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GOLD & GREY has similar issues. The rhythm guitar is over-emphasized to the point of drowning out everything else, sounding really craggy. On the other hand, even when there are points where everything can be heard, the layering makes no sense or the fidelity is wildly inconsistent. Baroness have used these sorts of techniques before to emphasize a cathartic, intense moment, and it’s fine for the frenzied openings of “Throw Me an Anchor” and “Broken Halo” to have a raw, unkempt sound quality. However, there’s no excuse for how awful the album sounds apart from these moments. The fizzy synth accents sound even worse than they did on GREEN, the guitar swamps everything out with speaker-destroying distortion, and the cymbals crack with irritating frequency.

Smooth flow was one of Baroness’ specialties. As a band that would release albums with nearly as many instrumentals as actual songs, this is very important, and GOLD & GREY is no different, with six instrumentals in its tracklist. Never before have these sounded more like the Aphex Twin-pastiche that Dillinger Escape Plan slips in on albums, failing to quite fit into the record’s flow. The almost punk-like “Can Oscura” gets the closest despite the angelic choir halfway through, but that doesn’t make up for the languid finger-picking of “Crooked Mile” that sounds way too clean and gussied up, or the popping beat and wiry jaggedness of “Assault on East Falls” that is a horrible choice to chaperone in the final song. The awful production also adds to the poor flow, because too many songs go for these huge climaxes with horrible compression and overloaded soundscapes clashing against one another. Four of the first seven songs on the album should not have moments like these, and it’s exhausting to listen to as a result. It feels a lot longer than it actually is—I was stunned to find out it wasn’t longer than YELLOW & GREEN.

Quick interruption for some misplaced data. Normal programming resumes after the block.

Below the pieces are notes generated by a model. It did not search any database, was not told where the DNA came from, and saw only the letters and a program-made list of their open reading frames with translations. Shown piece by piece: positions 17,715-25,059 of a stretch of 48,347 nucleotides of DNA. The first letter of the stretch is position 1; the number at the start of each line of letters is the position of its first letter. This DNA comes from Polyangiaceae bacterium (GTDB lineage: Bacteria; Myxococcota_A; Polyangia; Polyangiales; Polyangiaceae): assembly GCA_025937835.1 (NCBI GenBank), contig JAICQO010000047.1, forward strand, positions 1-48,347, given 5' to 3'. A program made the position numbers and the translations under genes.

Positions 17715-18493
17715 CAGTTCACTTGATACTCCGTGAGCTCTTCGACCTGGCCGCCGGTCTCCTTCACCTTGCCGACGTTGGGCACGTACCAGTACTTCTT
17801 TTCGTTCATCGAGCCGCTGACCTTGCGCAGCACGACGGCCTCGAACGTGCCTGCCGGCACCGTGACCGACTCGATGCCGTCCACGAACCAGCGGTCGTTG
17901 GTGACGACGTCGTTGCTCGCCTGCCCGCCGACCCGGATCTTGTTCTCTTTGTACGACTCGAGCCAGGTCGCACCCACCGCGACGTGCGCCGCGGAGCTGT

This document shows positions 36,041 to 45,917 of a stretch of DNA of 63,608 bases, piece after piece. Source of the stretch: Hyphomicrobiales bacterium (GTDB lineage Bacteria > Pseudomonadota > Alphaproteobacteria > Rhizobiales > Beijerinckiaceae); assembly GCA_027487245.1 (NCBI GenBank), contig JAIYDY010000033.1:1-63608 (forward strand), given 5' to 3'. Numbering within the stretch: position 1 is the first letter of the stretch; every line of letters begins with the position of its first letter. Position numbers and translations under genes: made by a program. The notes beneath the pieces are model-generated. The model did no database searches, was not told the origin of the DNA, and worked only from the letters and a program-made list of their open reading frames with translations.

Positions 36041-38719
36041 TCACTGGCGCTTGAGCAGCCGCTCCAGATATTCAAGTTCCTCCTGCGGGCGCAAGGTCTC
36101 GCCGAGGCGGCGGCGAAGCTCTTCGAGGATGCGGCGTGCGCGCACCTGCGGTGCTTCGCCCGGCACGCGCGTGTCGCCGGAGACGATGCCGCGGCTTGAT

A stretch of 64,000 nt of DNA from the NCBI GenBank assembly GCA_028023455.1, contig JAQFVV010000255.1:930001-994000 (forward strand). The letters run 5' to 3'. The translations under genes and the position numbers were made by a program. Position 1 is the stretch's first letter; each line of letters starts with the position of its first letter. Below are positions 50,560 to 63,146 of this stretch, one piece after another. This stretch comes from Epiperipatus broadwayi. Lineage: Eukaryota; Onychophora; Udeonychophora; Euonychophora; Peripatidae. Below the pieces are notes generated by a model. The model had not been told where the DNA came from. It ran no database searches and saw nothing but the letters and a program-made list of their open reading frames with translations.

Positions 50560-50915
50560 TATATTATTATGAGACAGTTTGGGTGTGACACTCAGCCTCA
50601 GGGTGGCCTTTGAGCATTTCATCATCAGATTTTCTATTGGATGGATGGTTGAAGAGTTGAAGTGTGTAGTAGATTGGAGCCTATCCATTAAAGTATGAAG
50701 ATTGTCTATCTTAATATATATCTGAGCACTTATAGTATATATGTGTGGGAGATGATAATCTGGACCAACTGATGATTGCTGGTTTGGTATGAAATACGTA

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GOLD & GREY is rumored to be Baroness’ last color album, and this is almost a perfect record to end that series. There’s plenty of clear instrumental talent here, a lot of ambition when it comes to merging the riffs of indie rock and post-punk with the heaviness of metal or even shoegaze, and a restless creativity in regards to texture and songcraft. However, the production quality has been sacrificed for said creativity, and it’s leaking out into other areas and hurting them too. Even if all the bad production elements are intentional, that doesn’t stop them from being bad.

Blake Michelle
Unqualified, unfiltered, unbiased, but not uninspired reviewer of whatever these people tell me to review.